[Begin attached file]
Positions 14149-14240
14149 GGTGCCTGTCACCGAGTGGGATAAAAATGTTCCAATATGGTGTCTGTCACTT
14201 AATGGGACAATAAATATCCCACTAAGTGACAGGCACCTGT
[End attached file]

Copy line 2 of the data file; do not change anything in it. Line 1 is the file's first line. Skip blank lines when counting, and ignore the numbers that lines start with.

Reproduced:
14149 GGTGCCTGTCACCGAGTGGGATAAAAATGTTCCAATATGGTGTCTGTCACTT